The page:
I rarely watch movies when I’m flying, but on the plane from Chicago to Dublin last November, perusing my options for in-flight entertainment, I stopped in my tracks when I heard that hiss that comes after a stylus is dropped right in the groove, and then a Northern Ireland accent infused with Woodbine cigarettes: “Once upon a time in the city of Belfast, there lived a boy named Terri . . .“
Terri Hooley. Where do I begin, and what can I say that hasn’t already been said about him? In 1977, he opened his own record shop, “Good Vibrations” on Great Victoria Street in Belfast. The next year, under his own record label of the same name, he released “Teenage Kicks” by a relatively unheard-of Derry band, “The Undertones.” I bought the single and played it relentlessly. It was 1978. It was Northern Ireland. When our kitchen windows rattled, we knew it was a bomb somewhere not too far away, and we wanted to be farther away, to escape . . . “get teenage kicks all through the night.”
Now this may seem neither remarkable nor the stuff of a 2012 movie that was playing on my flight back home, except that Terri Hooley opened “Good Vibes” on the most bombed street in Europe, just two years after “the day the music died” in Ireland, and as I watched Richard Dormer’s brilliant portrayal of him in “Good Vibrations,” I was a teenager again, fingering through the sleeves of vinyl records in Ronnie Millar’s Pop-In record shop in Antrim, my hometown, knowing that Ronnie knew what I’d like and if I asked, he’d play it on the record player for everyone in the shop to hear. And when he did, you would never have known that our little country was in the grip of The Troubles.
There were moments on that flight back home when I wanted to jump out of my aisle seat and cheer for Terri Hooley, for Punk Rock, for everyone who bought a record from a smoke-filled shop just down the street from the most bombed hotel in Europe , and for every musician who ever played in Northern Ireland. I think I maybe even understood - if only for a moment – what Joe Strummer of The Clash meant:
When punk rock ruled over Ulster, nobody ever had more excitement and fun. Between the bombings and shootings, the religious hatred and the settling of old scores, punk gave everybody a chance to live for one glorious burning moment.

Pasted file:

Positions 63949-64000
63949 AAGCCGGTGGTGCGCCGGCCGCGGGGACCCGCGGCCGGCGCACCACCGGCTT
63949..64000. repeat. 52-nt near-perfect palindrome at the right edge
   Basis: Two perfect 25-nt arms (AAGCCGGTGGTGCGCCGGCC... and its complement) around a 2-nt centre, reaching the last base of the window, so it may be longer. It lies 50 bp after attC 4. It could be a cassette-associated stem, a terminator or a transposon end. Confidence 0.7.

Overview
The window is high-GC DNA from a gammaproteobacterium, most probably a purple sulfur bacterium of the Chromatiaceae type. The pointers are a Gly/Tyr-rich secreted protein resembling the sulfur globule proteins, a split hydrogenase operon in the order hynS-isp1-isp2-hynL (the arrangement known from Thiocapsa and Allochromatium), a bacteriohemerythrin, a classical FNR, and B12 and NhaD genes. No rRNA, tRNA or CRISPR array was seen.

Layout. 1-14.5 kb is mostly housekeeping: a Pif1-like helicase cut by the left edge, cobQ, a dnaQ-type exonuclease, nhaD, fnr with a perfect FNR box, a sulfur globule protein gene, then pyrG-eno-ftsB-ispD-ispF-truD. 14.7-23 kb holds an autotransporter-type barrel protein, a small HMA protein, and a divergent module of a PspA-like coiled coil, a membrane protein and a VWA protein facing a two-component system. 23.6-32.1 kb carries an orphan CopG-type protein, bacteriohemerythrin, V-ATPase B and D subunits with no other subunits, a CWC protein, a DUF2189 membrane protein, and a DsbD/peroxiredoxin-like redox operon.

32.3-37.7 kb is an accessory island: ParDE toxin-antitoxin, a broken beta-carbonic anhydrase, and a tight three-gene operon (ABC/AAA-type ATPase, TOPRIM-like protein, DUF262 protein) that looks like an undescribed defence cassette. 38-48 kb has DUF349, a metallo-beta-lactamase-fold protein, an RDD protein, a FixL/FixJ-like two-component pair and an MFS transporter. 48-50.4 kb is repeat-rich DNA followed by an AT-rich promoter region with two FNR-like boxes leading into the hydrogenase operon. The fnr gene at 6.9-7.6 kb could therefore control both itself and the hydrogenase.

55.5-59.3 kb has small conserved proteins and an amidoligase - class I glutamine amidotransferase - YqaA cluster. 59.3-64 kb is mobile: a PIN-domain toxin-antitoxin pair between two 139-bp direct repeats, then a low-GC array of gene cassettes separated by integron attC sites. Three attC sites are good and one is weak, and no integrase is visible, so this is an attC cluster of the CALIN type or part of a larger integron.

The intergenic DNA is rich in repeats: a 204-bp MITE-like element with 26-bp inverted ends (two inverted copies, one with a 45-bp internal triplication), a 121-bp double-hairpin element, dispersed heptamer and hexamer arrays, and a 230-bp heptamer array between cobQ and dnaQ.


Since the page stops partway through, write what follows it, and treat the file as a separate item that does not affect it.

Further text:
But when the movie ended and my remembering began, I felt like weeping for all that Northern Ireland lost between those bombings and shootings. I felt guilty for having left it behind when perhaps the better thing would have been to stay and strive to see far beyond the images that flickered on our TV screens at six o’clock every night. Unlike Terri Hooley, I fled.
Ironic then, that I am shocked when some of my American friends refuse to visit Belfast while vacationing in Ireland. They don’t think it’s safe. “But it’s a great city!” I tell them. “The best in the world! And the Antrim Coast is stunningly beautiful.” I urge them to take the train from Belfast to Dublin, to enjoy the full Irish breakfast on the journey, at the same time forgetting all those times my brother had to get off the Belfast to Dublin train and take the bus because of the threat of a bomb on the line.
So what must it have been like for Terri Hooley trying to convince bands to play in Northern Ireland in the 1970s? No small task. Musicians were afraid to play there because of something terrible that had happened in the summer of my twelfth year.
In the early hours of July 31, 1975, five members of The Miami Showband, one of the most popular bands in the country, were travelling home from a gig at the Castle Ballroom in Banbridge. The sixth member, drummer, Ray Millar, had gone home to Antrim instead to stay with family. On the road to Newry, they were flagged down by a group of uniformed men at what appeared to be a routine UDR (Ulster Defense Regiment) army checkpoint. I imagine that like the rest of us they didn’t think anything of it until they were ordered out of their vehicle and told to stand by the roadside while it was checked.
I don’t know if, while standing on the side of the road, The Miami Showband realized that this was not an army checkpoint and that they were instead the victims of a vicious ambush carried out by members of the paramilitary Ulster Volunteer Force (UVF). While the band members waited, two of the UVF men – later revealed as members of the Ulster Defense Regiment – planted a bomb in the back of their van.
However, the bomb exploded prematurely, killing both, and in the chaos that followed, the remaining UVF members opened fire, killing three of the band members. There werereports that the handsome young lead singer, Fran O’Toole, had been shot 22 times in the face. Lying on his back on the ground, he was utterly vulnerable to the men who showed no mercy in spite of his pleas. Brian McCoy shot nine times, was the first to die at the scene. Tony Geraghty was also shot in the back – four times. Des McAlea and Stephen Travers survived the blast from the explosion that flung both of them into the air.